Sunday, 8 November 2020

Book Review: Hades (Contemporary Mythos #1) by Carly Spade

Hades (Contemporary Mythos #1) by Carly Spade revolves around digital forensics examiner, Stephanie Costas, who has the ability to read auras and an unhealthy obsession with 80s music. (As someone married to a person obsessed with 80s music, trust me, it's unhealthy.) Dragged to Corfu, Greece for a holiday with her best friend, Sara, Stephanie meets Hades, actual god of the Underworld. 

Hades has been sent on vacation by his brother, Zeus, who is tired of Hades's moping over Persephone, who's run off with Theseus. He tries warning Stephanie away, knowing they can never be together because of his obligations, but they can't seem to avoid each other. Cue the romance.

This is a sweet one. Although the writing itself isn't that great, it's a fun story and enjoyable to read. I especially like the ending, which is straight up adorable. As an added bonus, it doesn't end with them having babies, which gets tedious with romance novels. 

Fair warning: the description of Hades says that it's an "adult romance," which isn't really true. There's a single sex scene, nearly at the end. And it's not super steamy so I don't think it needs the warning. Also, it says that Hades is a "Hades/Persephone re-imagining," which isn't true either. (And can't be since Hades and Persephone are both characters in the book.)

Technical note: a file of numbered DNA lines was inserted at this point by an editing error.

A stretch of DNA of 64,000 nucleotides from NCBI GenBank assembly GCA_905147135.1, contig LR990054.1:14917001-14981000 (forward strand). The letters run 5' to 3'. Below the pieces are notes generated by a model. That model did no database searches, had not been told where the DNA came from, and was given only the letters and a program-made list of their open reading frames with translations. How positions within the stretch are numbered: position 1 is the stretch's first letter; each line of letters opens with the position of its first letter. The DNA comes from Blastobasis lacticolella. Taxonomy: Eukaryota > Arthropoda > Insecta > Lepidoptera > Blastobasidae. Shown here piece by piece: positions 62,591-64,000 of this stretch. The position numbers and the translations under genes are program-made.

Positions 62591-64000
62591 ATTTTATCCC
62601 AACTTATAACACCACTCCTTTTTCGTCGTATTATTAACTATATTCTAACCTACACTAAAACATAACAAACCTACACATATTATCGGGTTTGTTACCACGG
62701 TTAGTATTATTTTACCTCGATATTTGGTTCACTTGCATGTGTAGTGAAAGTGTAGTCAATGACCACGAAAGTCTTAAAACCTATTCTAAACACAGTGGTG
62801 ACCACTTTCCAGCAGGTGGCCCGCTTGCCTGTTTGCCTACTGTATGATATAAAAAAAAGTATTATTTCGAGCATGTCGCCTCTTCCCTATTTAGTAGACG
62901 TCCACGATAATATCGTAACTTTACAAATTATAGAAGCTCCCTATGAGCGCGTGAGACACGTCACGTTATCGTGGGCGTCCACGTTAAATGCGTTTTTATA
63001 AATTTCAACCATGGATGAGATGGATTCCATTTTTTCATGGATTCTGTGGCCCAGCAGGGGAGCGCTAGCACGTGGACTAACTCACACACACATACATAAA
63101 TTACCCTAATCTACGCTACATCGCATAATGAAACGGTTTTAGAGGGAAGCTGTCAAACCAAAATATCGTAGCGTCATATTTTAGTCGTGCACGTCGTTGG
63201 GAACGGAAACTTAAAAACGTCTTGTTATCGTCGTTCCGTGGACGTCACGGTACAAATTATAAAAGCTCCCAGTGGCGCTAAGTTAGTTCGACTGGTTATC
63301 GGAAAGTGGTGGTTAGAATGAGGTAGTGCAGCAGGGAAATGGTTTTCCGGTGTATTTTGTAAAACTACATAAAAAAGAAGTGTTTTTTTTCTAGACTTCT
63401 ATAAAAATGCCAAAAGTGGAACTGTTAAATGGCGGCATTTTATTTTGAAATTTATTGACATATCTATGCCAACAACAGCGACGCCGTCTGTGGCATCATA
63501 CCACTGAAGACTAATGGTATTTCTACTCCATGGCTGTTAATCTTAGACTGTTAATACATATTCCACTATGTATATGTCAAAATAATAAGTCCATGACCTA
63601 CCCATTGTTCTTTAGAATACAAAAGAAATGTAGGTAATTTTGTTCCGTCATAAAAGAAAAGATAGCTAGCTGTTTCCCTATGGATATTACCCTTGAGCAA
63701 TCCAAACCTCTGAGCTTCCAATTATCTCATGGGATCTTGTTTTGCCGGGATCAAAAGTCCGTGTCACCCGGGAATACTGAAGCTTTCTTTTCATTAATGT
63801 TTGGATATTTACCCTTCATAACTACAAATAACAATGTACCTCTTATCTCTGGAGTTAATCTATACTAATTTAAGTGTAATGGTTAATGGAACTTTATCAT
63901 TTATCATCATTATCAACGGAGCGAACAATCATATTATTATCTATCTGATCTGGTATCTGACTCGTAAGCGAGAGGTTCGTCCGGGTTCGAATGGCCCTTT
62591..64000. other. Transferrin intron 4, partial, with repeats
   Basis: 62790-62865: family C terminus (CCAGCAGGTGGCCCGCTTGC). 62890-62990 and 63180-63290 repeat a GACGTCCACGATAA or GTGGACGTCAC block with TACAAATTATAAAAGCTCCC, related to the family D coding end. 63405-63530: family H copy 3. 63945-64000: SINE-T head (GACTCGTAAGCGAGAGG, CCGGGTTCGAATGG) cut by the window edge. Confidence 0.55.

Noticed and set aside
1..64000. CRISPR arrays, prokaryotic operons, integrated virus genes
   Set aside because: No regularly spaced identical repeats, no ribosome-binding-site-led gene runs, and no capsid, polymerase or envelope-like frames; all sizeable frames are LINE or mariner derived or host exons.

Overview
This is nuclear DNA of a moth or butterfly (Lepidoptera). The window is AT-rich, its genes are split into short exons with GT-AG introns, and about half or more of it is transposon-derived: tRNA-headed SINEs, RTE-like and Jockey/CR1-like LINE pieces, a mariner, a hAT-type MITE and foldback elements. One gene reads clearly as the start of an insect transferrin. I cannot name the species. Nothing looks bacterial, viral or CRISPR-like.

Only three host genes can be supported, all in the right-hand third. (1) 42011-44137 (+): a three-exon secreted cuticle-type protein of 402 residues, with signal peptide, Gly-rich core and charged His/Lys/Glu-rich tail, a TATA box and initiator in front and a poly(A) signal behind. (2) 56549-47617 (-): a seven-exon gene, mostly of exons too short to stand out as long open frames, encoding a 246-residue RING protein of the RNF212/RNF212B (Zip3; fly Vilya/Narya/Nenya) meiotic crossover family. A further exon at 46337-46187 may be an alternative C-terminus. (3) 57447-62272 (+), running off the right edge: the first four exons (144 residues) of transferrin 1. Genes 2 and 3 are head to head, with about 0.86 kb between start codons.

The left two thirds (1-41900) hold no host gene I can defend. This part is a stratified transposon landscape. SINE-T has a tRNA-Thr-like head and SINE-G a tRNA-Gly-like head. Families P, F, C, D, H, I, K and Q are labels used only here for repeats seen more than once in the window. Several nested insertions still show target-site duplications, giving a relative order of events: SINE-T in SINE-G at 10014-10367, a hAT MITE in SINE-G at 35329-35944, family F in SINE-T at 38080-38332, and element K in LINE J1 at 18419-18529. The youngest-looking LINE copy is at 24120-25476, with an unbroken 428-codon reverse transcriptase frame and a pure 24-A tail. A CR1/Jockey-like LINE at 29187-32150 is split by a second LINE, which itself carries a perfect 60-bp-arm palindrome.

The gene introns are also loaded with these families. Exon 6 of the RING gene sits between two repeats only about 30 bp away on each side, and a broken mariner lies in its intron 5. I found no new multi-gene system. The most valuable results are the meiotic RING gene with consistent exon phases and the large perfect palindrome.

So... I have one problem with the book, one suggestion, and one pet peeve. Let's start with that one. When talking about the rivalry between Michigan and Ohio (which is totally real,) the author says, 'Her hatred for their rival, Green Bay, covered anything related to Michigan.' Um... nope. Green Bay is not a team from Michigan. I almost walked away from the book at that moment. Do not talk about things you don't know about unless you've done your research. 

Huff. 

Okay, the simple thing that could have made Hades a better story... Persephone. She's mentioned several times but not used enough. There was an opportunity to use her character more, even as an additional antagonist to beef up the tension, but the author missed it. 

Finally, the problem I have with Hades is the use of Stephanie's ability to read auras. Or, should I say the inconsistent use of Stephanie's ability to read auras? The narrative dwells on her ability when she's at work - a place where it would be least noticeable because she's used to the people there. It almost completely ignores her ability when she arrives at the resort in Greece, which doesn't make sense because that's where it would be most distracting. You really shouldn't introduce something like that if you're going to spend most the book ignoring it. 

Aside from those things and some issues with punctuation/sentence structure, Hades is a fun, sweet, easy read. Definitely worth a shot, even if I probably won't bother with any of the others in the series. 

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